My initial thoughts of EMDR were mainly based around ‘how would following a light help re-programme my brain and the way I see the world’? I thought the concept was very simplistic and I have to admit I was a bit sceptical about the whole process. Nevertheless, I was just coming to terms with having CPTSD and I was trying to figure out what aspects of my personality were ‘me’ and what was my trauma, and I’d hoped EMDR could at least help me with this. My husband was incredibly supportive throughout my treatment.
I had EMDR with a private EMDR Practitioner as my health insurance offered it. I remember being very worried about my first session. What if I couldn’t build a rapport with my therapist? Will I be made to dig for traumatic memories straight away? What will actual EMDR be like? What will I feel like afterwards? The first session went well though as my therapist spent a lot of time getting to know me and she was lovely. She wanted to know what was going on in my life right now, we established a safe place and talked of safe people I could turn to and self-soothing techniques. I also chose the colour on my EMDR light – my favourite turquoise. I came out of that session feeling a lot calmer and it was incredibly positive to know I had trusted people and places I could bring out in future sessions if needed.
In the second session I actually started EMDR about half way through. We started with my first ever negative memory and my therapist asked me my level of distress from 1 to 7. She started the EMDR light and I followed it whilst it whizzed back and forth. After a few seconds, she asked me to recount what came up whilst following the light and I told her, then we worked at the same memory again on the light until my distress level came down. We finished the session by going to my safe place, something we’d do at the end of every session following this, and I felt calm on leaving the room. My therapist told me she’d never let me out of the building if I was ever in distress, which was reassuring.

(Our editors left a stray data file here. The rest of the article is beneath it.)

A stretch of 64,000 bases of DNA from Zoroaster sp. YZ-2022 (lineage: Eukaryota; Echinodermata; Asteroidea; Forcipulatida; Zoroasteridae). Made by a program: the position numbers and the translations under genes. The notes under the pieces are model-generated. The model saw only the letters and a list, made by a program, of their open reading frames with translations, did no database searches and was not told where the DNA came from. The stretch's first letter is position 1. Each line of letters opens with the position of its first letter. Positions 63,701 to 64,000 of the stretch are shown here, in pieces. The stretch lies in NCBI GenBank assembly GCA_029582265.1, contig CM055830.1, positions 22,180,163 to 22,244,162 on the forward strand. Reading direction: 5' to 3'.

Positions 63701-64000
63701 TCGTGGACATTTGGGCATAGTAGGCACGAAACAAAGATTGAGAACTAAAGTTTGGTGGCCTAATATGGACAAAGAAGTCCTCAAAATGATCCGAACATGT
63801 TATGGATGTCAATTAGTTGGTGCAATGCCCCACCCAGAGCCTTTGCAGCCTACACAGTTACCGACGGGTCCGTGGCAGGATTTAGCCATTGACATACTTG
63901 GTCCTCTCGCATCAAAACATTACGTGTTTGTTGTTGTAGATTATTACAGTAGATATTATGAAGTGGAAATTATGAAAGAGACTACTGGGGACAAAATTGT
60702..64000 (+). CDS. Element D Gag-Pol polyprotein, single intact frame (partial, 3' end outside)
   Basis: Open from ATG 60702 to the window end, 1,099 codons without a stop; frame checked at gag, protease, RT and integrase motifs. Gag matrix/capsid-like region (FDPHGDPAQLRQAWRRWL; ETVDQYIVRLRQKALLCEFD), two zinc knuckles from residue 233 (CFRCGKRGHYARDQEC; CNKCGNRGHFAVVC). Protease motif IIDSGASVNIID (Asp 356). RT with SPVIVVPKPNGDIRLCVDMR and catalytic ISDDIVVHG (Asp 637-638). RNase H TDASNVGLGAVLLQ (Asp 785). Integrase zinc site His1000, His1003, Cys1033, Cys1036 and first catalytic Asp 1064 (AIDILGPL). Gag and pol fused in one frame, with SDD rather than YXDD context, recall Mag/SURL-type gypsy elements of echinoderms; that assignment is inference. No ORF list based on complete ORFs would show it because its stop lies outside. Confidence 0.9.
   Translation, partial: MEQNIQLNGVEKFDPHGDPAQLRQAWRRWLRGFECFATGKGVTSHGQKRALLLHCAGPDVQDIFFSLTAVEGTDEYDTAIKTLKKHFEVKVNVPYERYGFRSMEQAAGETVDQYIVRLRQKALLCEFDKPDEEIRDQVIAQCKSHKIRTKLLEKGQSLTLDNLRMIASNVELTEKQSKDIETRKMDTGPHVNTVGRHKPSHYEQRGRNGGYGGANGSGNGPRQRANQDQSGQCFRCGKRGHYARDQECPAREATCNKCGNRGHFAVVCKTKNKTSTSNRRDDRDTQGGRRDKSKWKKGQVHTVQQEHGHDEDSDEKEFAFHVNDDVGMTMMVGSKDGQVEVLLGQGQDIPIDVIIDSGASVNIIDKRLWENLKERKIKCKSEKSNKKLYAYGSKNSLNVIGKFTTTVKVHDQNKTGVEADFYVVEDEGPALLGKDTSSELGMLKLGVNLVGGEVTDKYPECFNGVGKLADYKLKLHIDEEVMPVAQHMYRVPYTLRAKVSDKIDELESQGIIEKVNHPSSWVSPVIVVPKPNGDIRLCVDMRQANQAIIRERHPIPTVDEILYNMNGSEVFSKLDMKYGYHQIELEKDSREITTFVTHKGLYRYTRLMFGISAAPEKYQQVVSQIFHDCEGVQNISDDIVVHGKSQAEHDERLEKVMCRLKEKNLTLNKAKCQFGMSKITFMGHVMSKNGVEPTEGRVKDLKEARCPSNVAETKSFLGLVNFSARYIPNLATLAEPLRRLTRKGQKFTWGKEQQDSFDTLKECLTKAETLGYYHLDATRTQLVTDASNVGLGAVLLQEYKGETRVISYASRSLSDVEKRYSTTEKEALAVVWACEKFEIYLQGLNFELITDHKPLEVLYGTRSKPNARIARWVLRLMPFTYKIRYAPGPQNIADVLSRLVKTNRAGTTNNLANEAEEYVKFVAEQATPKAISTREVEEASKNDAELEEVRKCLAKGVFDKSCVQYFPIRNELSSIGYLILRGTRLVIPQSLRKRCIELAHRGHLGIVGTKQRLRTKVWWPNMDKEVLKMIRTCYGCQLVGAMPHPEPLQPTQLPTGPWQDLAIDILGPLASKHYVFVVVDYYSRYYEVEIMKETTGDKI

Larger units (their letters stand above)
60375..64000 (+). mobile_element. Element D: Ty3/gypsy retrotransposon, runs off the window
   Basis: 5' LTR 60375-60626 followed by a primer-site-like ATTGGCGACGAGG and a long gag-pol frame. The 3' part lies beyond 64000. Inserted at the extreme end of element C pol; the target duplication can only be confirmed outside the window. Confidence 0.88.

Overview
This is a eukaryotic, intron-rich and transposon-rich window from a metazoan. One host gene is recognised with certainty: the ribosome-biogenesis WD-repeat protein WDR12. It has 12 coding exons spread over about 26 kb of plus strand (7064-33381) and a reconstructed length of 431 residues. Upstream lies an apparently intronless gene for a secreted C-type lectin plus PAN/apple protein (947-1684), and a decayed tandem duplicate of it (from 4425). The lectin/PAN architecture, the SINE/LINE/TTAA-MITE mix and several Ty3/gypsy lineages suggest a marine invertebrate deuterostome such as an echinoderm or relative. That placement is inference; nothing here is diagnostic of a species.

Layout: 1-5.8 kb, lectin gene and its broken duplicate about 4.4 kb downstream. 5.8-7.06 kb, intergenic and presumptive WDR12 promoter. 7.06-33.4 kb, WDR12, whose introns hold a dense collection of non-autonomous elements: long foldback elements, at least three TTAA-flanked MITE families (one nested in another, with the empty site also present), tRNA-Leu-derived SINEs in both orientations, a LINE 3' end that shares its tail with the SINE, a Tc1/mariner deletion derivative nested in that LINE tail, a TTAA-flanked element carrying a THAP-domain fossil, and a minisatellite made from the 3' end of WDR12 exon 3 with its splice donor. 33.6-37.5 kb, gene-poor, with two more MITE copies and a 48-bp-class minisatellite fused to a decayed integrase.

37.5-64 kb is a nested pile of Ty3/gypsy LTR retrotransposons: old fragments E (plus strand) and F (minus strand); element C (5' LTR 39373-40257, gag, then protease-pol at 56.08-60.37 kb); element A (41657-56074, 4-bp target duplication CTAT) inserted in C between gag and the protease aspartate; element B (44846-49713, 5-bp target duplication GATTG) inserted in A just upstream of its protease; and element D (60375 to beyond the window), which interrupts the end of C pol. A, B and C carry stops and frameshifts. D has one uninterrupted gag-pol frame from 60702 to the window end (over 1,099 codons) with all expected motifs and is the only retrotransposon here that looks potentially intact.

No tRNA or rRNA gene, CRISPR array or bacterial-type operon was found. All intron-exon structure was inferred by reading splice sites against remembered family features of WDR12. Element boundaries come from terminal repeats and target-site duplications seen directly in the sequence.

Each week we’d work on a new memory, or pick up on a previous memory that still had a high distress level, the aim was to get each memory between 0 and 1 on the distress scale. I had 20 sessions in total and I’d estimate that around my 10th I started to feel better. I had also started a new job at around that point and was feeling happier and more settled. I could speak to my new colleagues without feeling ‘different’ and I was laughing and going out socialising again. Every time I felt overwhelmed or triggered in everyday life, I could go to my safe space or bring myself back to the present, something I had never been able to do previously. I was also able to resume university studies and sit exams again, which was a huge relief and achievement. On my 20th session we discussed my progress and it was felt I’d found it incredibly helpful. This time, I felt confident that I could tackle every day situations a lot better and rely less on counsellors and therapies in future. I was ready to be discharged.